Mooks are here to stay



Since the glorious launch in 2008 of XXI, which will be celebrating its 25th issue this winter, ‘mooks’ – somewhere between magazines and books - are catching on, regenerating the world of magazines.

The sales of XXI, at 45,000 copies each quarterly issue, make many a publisher green with envy. This publication, which contains long, in-depth articles, was launched in 2008 by Laurent Beccaria, director of the publishing house Les Arènes, and Patrick de Saint-Exupéry, former reporter with the daily Le Figaro. It has created an important precedent in the universe of print journals, which was until then rather elitist. It owes its specific appeal to a clever blend of news - because the articles are all related to recent events and trends - and depth: the articles are very long, and may be purely text, but may also be photos or drawings.

Sold in bookshops like traditional journals, this book-magazine, or ‘mook’ (a portmanteau of the words magazine and book) appeals to a much wider public. In 2011, the two partners gave it a second go with 6 mois, specialised in photojournalism, whose sales now reach 15,000 copies. There are many avatars of these two forerunners coming from other horizons, and the domains they cover are wide-ranging: Charlesis about literature, Usbek & Rica imagines tomorrow’s world, to name but two.

Yetas Laurent Beccaria will tell anyone who cares to listen, ‘The mook is a marketing invention; there’s a much simpler word, which is magazine’. The model for this new type of publication is more likely to be the New Yorker than La Revue des deux Mondes: a prominent placeis reserved for illustration. The mook is more turned towards reportage or graphic creation than literature or the humanities.

The diffusion of traditional literary journals is not at all comparable. The Believer, one such journal initiated in the United States and published in France by Editions Inculte since 2012, sells 3000 copies each semester. But their longevity may inspire envy. The Atelier du Roman - like Décapages, distributed by Flammarion - celebrated 20 years of existence in December.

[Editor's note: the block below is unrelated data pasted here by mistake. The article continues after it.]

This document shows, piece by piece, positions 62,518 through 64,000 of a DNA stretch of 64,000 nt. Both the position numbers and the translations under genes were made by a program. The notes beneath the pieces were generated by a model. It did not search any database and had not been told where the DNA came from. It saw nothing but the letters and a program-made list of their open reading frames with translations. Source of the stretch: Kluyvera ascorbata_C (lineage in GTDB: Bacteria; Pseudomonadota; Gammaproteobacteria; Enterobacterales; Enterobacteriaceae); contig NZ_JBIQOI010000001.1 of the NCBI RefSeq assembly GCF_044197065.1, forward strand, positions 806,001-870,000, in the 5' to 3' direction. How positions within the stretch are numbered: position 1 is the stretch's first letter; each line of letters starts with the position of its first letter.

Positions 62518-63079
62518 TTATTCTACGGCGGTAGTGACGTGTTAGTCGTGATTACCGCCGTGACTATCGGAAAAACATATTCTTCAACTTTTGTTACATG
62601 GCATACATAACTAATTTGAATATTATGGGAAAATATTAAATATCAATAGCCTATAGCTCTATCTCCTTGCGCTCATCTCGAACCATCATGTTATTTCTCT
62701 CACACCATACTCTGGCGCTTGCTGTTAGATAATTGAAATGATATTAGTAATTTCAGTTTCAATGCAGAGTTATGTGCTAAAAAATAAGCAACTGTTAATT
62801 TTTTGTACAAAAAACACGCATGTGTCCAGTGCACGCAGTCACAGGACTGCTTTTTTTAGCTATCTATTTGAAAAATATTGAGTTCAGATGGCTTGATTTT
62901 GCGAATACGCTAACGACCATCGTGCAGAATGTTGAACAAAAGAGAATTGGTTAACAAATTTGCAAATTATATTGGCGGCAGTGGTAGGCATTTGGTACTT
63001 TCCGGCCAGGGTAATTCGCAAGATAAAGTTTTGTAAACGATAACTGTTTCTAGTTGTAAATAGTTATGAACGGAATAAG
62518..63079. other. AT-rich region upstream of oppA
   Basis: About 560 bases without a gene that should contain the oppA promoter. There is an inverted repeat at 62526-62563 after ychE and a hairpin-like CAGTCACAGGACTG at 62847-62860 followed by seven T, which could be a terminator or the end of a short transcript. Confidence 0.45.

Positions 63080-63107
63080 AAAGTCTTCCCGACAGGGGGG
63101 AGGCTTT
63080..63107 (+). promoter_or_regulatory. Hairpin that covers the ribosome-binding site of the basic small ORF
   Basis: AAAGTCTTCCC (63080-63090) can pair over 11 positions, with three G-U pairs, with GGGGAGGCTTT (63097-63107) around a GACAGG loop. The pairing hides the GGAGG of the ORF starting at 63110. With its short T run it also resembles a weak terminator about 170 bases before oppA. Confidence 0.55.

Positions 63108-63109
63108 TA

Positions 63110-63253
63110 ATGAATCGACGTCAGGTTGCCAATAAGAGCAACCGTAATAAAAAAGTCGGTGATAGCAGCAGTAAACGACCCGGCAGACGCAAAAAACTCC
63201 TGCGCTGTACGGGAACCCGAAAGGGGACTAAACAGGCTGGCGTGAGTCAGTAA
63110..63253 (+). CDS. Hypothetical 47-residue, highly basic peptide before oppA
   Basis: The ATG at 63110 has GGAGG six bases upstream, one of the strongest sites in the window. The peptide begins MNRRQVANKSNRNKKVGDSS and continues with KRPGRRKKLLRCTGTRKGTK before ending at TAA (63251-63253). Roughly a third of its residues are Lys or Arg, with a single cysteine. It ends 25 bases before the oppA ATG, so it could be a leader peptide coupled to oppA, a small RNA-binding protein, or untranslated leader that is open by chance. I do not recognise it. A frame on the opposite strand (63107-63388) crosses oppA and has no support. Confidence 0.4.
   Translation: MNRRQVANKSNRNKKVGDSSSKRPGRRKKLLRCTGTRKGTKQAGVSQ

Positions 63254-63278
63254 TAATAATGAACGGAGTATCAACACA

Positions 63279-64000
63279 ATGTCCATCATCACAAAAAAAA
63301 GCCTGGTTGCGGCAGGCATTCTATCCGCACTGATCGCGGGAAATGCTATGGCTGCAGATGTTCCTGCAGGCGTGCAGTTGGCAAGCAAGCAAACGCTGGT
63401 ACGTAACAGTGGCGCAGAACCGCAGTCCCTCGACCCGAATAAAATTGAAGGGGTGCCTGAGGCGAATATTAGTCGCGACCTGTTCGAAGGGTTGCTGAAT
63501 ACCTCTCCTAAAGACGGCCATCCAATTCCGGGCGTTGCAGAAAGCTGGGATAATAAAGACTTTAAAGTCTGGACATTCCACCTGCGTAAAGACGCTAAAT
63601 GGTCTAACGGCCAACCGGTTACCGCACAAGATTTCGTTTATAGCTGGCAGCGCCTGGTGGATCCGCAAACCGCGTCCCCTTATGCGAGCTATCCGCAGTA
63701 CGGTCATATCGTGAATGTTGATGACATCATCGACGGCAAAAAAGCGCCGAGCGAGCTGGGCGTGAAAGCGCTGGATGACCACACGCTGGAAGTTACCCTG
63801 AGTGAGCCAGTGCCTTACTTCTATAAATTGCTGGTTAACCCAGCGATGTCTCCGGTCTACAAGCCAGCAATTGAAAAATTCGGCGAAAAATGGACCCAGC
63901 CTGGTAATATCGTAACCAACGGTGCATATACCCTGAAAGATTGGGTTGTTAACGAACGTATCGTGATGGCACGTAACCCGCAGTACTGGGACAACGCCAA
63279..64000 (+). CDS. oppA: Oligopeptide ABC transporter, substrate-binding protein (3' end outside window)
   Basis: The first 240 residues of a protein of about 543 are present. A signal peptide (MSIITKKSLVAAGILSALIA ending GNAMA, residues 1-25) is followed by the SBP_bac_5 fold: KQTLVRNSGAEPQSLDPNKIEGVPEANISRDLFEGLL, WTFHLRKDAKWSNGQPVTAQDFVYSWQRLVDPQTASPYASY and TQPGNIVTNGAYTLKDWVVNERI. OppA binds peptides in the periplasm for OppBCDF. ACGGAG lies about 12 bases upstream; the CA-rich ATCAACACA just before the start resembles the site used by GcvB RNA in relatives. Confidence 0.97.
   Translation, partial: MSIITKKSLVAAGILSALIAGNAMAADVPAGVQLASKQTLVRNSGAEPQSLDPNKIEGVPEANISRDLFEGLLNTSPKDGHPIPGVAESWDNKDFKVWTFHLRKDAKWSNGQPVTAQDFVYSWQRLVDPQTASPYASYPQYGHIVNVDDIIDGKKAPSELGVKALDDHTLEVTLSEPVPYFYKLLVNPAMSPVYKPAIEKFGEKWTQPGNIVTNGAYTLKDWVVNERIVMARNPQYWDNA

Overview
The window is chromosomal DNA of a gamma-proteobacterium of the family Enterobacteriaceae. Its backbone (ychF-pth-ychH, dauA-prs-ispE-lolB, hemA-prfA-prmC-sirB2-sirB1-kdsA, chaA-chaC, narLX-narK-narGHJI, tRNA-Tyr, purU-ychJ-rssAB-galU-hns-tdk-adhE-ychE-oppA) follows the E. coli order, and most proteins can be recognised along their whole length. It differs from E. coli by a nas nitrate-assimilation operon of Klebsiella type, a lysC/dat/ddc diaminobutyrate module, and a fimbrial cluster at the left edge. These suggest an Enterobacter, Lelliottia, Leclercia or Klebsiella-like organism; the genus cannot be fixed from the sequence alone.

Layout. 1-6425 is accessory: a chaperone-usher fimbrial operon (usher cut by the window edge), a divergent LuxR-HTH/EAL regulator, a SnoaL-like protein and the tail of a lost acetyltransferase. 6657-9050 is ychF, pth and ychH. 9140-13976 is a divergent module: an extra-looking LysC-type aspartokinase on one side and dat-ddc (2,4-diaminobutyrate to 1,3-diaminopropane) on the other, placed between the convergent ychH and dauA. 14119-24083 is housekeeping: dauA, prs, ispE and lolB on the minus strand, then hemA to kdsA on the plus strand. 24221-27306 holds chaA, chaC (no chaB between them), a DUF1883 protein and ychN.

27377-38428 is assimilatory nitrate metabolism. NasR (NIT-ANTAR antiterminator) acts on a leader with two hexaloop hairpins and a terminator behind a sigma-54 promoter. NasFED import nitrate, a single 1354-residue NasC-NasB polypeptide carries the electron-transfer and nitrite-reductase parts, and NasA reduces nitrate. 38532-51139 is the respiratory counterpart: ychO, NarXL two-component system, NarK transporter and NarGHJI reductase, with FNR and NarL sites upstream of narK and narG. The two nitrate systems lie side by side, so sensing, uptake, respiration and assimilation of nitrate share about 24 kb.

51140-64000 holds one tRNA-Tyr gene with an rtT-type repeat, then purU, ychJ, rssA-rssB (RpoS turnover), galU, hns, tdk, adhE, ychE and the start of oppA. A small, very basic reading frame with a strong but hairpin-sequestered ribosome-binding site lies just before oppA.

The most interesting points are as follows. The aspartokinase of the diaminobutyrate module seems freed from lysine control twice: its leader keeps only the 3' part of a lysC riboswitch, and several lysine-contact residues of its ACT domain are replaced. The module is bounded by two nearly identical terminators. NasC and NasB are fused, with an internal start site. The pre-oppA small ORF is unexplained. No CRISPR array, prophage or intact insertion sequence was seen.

Longevity is a great concern for magazines. For the founders of Usbek & Rica, the choice of bookshop diffusion did not lastlong. ‘We decided to rethink the journal after 4 issues,’ recalls Blaise Mao, deputy editor-in-chief. ‘We kept on publishing on a quarterly basis, in newspaper kiosks, with 100 pages less and the price adapted. Because we were aware that the bookshop, although it’s a universe we like, is also a place that not everyone frequents, and our vocation is to reach the widest possible public.’Growth prospects are limited for the magazine format. ‘The paradox is that periodicals like XXI require a big industry, with heavy investment and several employees at the service of what is a small product: a magazine,’ remarks Jérôme Schmidt, director of Inculte and dynamic initiator of the eponymous publication.

Consequently, one should be prudent with one’s investments. That was the choice of Armand de Saint-Sauveur, director of Editions Intervalles, who launched Le Chant du Monstre in January 2013. ‘I had been searching for the right idea fora periodical for some time, and this one seemed unique in its conception and practice, with an interactive dimension that went beyond the pages. It’s not a massmarket product; it is defended by independent, literary bookshops. That’s why a circulation of 1500 copies seems reasonable to us.’ Even when it’s been given a new look and updated, a mag often remains… a mag.


Fanny Taillandier